- One of the questions that was raised in the press before the film's release was whether it would reach non-black audiences; can you share any figures on whether that happened, from what you've seen so far?
All the Hollywood studios do exit polling to determine what the audience was that came out to see a particular film, but those numbers aren’t yet available. What I do know is that a lot of people came out to support the film; it doesn’t matter whether they were white, black, green or brown; what matters is that they came out to support, and I feel really good about that.
- What are your expectations for next weekend? Or are you just not even looking that far ahead, and instead enjoying this moment?
I’d be lying to you if I didn’t say that I was looking forward to next weekend; because as a producer I was looking forward to next weekend, last weekend. That’s just how I operate. You keep focused on the prize, and then you look and ask questions like, ok so it was successful, can we hold, how well can we do, what’s next week’s competition; but it’s not something I want to talk about; yet, strategically, you need to be aware of what you’re going to do opening week, and what you’re going to do to sustain it the following weekends. But for the most part, movies after opening weekend are all about how strong the word of mouth is; advertising is all geared towards opening weekend; but how well the film performs after this weekend, will be about whether people enjoyed the film or not.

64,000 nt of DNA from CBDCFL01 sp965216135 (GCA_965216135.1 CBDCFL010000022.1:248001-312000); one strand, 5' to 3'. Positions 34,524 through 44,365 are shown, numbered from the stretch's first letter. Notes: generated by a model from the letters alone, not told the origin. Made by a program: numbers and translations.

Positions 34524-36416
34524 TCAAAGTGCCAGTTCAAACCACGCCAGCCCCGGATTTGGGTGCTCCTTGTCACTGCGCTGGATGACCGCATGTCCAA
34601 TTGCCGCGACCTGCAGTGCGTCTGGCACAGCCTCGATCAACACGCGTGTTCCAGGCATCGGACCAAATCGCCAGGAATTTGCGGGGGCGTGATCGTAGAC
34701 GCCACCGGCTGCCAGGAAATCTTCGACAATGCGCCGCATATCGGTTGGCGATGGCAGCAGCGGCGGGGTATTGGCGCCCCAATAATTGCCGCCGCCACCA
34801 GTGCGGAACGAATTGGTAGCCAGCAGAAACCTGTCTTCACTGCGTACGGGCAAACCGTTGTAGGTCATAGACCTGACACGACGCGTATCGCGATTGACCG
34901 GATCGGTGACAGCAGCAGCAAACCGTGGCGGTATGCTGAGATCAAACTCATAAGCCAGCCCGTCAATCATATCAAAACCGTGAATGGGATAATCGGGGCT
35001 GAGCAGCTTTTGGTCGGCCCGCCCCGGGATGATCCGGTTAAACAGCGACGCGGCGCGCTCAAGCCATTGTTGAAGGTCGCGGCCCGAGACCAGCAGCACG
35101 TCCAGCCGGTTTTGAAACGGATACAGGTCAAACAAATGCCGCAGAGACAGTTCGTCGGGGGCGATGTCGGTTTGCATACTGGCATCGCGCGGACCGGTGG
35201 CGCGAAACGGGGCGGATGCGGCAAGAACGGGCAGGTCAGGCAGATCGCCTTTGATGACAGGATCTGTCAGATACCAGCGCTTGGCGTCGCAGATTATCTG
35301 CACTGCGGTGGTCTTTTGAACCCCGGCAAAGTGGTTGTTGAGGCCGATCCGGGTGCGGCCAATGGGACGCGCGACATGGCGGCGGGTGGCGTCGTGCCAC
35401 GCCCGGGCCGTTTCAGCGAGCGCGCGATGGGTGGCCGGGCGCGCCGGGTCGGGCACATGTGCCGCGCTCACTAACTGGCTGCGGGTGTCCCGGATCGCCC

- The film opened on some 2,000 screens; can you give us a brief education on how studios determine how many screens to open a film on?
A lot goes into that; they try to figure out what they think the audience for a film is going to be, and where the screens need to be to capture that audience. Studios are very careful to try to do just enough by way of advertising and distribution to capture an audience without over-spending. And yes, I’m involved in those conversations, on how many screens the film needs to have. We ended up having about 2000 screens which was over 1000 less than The Lucky Ones, which also opened up this weekend; but our per screenaverage was so much higher, which is why it looks like we’ll be coming in at number 1.